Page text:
Pack your carry-on essentials

You may need to check some of your bags in order to navigate the airport without looking (and feeling) like a workhorse, but there are some items you will want to keep close at hand in your carry-on. These include, but are not limited to:

  • Diapers and wipes (consider the number you’ll need for the flight).
  • Two back-up, easy-to-wear outfits for young kids.
  • An extra top for parents, at a minimum (trust me — you want this).
  • An empty plastic grocery bag.
  • One lightweight receiving blanket.
  • Whatever you need to feed your baby or kids. This may include bottles, formula, pumped milk, a breast pump, a nursing cover, juice or snacks.
  • Easy to eat snacks for you, especially if nursing.
  • A refillable bottle of water.
  • Small toys and lovies.
  • Any necessary medications.

Check — and double check — your seat assignments

If you typically only fly solo, it may come as a bit of a surprise that it’s actually pretty difficult to get seats together for your entire family — without paying extra.

With low cost carriers, such as Spirit or Frontier, or basic economy tickets on carriers like Delta, United and American, you will not be entitled to complimentary advance seat assignments.

I recommend spending the extra money to secure seats together simply to avoid extra day-of-travel stress. If, however, you do not have it in your budget — or your children are older and sitting next to them is a perk, rather than imperative — be sure to book your party on the same reservation and check-in for your flight exactly 24 hours before your flight. This way the airline’s computer system is more likely to assign your seats together before availability becomes increasingly limited.

In the event that you absolutely cannot get seats assigned together, get to the gate as early as you can to explain the situation to the gate agent. Be prepared to politely work with other passengers onboard to trade seats as a last resort, but keep in mind they are doing you a favor if they move.

Choose your seats wisely

When selecting seats with young children, be aware that you need to avoid the exit rows, as well as the rows in front of and behind the exit rows if you are using a car seat.

Car seats can, unfortunately, be really limiting in terms of seat selection. They cannot be used in rows where there are air bags built into the seat belts (this applies to some bulkhead rows and certain premium seats). And car seats, generally, must be placed on the window seat so they do not slow down an emergency evacuation.

On regional and smaller aircraft, some rows may not have an extra oxygen mask for a lap infant, so check with the airline to be sure you have selected a row that will support a lap baby on a smaller aircraft. You won’t usually have that problem on mainline aircraft, but keep in mind that two lap infants cannot be in the same row of seats, as there is only one extra oxygen mask per row.

This is personal preference, but I’m not a fan of selecting bulkhead seats when traveling with young children if there is no storage in front of you. Without that under seat storage, your diaper bags and other items have to go in the baggage compartments above the seats and will not be easily accessible.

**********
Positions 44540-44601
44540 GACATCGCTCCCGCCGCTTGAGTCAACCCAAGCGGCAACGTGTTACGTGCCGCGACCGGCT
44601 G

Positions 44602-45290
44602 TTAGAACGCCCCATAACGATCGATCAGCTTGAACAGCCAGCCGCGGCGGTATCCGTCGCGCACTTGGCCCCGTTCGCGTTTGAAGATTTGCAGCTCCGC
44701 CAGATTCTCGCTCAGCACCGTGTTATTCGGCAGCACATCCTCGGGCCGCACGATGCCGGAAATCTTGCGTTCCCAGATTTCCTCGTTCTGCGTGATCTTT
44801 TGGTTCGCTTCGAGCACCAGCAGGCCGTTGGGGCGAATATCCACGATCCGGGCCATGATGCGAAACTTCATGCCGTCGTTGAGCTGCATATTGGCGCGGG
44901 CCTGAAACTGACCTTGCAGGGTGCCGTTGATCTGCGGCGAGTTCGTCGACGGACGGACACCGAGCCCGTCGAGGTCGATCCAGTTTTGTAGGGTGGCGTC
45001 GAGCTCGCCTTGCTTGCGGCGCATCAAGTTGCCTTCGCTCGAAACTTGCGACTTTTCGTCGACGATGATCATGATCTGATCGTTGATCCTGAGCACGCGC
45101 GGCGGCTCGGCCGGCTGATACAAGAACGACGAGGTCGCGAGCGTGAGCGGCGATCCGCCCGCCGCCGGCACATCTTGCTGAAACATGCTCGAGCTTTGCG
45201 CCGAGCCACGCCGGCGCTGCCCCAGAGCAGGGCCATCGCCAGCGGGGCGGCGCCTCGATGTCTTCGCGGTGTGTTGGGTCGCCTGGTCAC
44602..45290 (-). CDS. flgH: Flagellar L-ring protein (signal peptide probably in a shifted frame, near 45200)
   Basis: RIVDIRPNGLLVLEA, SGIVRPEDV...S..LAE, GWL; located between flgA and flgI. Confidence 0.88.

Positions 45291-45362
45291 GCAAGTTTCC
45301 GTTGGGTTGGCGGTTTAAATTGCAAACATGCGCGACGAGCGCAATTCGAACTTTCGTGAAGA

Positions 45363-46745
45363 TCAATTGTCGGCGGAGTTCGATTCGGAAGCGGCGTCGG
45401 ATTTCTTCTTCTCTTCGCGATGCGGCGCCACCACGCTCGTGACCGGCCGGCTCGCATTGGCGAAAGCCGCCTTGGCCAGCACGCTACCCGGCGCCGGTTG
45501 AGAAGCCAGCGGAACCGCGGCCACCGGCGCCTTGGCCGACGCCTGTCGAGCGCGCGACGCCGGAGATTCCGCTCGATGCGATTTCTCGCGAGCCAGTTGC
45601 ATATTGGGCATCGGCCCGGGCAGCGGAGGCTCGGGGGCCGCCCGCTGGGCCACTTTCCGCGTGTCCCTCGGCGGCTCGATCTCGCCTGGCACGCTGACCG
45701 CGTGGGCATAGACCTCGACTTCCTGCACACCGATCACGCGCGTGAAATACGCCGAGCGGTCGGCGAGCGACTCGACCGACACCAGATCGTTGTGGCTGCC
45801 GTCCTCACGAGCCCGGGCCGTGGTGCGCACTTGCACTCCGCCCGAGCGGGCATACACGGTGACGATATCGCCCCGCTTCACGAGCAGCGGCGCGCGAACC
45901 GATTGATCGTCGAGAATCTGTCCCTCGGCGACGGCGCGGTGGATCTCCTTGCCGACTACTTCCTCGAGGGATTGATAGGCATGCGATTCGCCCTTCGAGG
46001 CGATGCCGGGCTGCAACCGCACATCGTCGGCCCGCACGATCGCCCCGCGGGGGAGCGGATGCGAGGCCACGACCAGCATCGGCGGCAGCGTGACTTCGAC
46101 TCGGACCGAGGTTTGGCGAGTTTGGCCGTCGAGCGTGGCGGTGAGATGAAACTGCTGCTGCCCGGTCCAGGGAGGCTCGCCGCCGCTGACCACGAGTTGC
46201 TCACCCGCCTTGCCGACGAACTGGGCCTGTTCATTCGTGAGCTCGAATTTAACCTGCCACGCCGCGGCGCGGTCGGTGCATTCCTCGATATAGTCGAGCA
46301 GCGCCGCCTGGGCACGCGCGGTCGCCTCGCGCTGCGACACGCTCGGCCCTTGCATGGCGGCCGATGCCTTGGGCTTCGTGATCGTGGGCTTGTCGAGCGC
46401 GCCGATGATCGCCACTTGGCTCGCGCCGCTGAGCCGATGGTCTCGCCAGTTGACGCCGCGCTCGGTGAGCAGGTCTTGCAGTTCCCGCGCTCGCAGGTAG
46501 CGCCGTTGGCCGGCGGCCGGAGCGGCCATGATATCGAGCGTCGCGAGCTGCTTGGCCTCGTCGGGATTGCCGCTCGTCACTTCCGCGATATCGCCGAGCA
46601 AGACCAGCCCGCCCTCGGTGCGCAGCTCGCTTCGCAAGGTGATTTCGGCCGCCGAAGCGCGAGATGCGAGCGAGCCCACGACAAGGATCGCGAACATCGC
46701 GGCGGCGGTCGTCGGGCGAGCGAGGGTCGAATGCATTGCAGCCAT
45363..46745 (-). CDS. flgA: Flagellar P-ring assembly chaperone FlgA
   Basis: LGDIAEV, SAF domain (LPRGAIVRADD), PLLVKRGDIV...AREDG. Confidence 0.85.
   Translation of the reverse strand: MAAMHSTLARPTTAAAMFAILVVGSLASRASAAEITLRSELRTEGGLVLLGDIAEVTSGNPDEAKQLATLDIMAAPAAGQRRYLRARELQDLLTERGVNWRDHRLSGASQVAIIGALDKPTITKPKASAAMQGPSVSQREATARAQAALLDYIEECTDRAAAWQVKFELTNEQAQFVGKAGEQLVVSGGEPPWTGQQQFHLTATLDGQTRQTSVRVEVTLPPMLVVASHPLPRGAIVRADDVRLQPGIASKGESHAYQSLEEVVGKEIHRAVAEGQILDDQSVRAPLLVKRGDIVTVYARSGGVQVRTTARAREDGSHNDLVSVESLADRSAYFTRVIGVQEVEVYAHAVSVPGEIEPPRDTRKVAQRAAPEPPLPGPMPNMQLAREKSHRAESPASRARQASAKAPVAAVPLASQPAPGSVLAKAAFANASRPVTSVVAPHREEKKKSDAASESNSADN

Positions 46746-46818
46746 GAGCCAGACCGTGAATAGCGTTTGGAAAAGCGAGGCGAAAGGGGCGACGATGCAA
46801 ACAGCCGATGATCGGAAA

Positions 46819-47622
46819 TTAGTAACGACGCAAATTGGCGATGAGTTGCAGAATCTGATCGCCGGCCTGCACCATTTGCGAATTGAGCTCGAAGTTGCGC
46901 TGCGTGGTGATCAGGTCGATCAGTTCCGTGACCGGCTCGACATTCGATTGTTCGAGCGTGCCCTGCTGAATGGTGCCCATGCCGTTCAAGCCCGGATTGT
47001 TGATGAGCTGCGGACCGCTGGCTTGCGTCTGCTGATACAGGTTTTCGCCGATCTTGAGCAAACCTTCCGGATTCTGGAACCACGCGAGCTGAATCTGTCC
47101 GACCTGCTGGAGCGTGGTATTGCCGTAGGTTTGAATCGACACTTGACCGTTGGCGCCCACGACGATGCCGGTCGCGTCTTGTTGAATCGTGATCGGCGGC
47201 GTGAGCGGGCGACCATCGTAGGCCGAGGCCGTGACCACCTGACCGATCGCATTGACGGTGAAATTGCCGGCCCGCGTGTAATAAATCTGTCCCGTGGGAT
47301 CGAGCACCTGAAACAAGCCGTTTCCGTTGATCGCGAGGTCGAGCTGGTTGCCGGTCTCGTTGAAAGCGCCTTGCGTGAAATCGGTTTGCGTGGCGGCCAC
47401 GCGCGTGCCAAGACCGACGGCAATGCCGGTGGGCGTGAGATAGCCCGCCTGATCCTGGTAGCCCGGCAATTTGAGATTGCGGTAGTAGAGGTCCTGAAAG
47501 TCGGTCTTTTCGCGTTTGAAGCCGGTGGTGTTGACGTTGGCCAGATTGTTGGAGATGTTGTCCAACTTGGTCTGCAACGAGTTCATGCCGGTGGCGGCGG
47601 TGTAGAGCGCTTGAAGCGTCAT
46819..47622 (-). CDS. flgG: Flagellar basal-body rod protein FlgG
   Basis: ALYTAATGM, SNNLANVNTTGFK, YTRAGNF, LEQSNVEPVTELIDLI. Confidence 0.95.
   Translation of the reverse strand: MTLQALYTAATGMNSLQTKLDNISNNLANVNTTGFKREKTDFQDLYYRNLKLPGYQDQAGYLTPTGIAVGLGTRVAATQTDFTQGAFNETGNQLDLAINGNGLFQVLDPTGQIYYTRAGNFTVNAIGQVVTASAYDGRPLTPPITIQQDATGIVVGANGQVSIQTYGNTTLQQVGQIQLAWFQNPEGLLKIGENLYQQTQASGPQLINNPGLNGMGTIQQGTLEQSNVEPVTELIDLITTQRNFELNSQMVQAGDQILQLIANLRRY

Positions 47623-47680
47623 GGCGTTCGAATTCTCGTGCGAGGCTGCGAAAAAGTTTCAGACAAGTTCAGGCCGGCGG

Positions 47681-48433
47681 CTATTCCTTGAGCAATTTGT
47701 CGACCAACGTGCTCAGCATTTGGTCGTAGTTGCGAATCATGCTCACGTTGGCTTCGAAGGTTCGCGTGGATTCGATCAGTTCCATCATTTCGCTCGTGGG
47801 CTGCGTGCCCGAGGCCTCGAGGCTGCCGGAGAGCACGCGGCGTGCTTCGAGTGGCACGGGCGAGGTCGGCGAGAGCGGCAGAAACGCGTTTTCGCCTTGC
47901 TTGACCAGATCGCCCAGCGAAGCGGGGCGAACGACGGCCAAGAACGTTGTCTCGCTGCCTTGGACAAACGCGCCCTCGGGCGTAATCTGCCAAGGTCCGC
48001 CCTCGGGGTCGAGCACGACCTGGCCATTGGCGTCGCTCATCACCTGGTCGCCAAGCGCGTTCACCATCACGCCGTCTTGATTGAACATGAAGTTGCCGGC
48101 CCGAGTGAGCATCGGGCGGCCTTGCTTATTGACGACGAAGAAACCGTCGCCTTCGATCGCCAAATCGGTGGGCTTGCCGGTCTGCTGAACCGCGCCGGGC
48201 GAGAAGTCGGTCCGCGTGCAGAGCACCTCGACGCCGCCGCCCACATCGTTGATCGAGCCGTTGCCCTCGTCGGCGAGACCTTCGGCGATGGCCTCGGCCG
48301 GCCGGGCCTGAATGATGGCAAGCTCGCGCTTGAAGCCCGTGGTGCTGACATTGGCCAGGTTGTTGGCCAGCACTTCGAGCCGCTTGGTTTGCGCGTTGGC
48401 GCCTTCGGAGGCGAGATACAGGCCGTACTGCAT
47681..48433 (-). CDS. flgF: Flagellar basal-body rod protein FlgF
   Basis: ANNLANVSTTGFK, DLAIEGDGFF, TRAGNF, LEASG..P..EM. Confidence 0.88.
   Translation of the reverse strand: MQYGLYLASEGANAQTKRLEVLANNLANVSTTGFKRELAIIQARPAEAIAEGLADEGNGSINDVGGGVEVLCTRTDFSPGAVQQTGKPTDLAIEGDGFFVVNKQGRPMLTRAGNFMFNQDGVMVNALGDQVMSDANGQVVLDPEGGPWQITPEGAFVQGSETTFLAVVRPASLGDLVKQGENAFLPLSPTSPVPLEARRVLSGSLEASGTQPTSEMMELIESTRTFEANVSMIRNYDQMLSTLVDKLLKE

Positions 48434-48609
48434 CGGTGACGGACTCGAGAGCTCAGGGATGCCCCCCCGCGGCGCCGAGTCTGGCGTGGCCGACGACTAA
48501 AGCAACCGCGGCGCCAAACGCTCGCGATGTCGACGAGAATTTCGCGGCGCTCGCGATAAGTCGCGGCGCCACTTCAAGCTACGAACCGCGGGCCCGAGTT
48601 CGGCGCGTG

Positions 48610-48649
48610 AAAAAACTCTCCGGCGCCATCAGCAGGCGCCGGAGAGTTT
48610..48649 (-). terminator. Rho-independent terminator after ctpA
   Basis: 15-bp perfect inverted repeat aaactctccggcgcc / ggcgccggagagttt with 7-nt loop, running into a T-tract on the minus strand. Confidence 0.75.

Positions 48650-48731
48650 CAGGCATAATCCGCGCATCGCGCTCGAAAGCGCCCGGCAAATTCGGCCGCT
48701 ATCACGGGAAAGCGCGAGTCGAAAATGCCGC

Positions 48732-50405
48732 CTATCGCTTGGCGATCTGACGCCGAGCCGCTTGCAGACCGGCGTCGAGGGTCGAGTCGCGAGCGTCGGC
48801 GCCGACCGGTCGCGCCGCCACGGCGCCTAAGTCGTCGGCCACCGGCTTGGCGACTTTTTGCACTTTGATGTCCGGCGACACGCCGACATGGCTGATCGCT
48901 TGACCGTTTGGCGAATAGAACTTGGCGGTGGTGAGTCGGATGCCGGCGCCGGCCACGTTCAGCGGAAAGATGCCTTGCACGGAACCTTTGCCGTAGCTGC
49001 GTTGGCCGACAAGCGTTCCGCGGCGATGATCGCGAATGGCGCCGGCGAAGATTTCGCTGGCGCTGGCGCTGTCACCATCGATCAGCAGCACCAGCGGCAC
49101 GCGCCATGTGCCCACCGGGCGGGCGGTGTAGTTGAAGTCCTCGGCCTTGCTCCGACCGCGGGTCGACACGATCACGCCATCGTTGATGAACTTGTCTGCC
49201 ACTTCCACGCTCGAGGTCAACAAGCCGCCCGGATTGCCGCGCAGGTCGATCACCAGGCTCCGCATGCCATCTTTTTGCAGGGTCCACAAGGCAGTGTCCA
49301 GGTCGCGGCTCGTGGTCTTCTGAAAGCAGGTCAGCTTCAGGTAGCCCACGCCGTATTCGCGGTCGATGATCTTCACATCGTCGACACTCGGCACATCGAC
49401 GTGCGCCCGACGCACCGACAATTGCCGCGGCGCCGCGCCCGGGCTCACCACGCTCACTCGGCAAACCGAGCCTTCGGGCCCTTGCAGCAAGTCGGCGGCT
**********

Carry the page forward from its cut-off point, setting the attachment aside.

If you are flying on a longer flight that has bassinets available for young babies, call the airline to request those seats as soon as you book your tickets. This will often require you to sit in the bulkhead rows as the bassinets typically attach to the wall. Admittedly, bassinet policies vary significantly from airline to airline, but to give you some idea of what is available, British Airways has child seats and child cots available for children up to two years of age, while United Airlines has bassinets available for babies up to 22 pounds on some long haul configured aircraft.

(Photo by Joshua Lott/Getty Images)
(Photo by Joshua Lott/Getty Images)

Getting through the airport

Catch a ride

Before your first few flights with a baby, this is the time to get dropped off at the airport by a family member, friend or car service — as opposed to parking and lugging all your stuff to the terminal. You can use the curbside check-in for your luggage (bring a few dollars for a tip), and then you only have to enter the airport with what you plan to bring onboard your flight.

Be prepared for security

At times, there is a shorter security screening line for families with small children, but don’t count on that since it is not available at all airport locations. Additionally, if you qualify for TSA PreCheck, that can really cut down on time spent waiting in security lines. Children 12 and under can keep their shoes on and go through PreCheck with you without their own PreCheck approval if you have PreCheck.

But if you don’t qualify for PreCheck, every member of the family 13 years of age and up will need to remove his or her coat and shoes, while liquids and even certain snacks and electronics may have to be removed from your carry-on bags. You will also be required to collapse your stroller and send it through the security screening device. If you are wearing your baby, you should not be required to remove the child to go through security.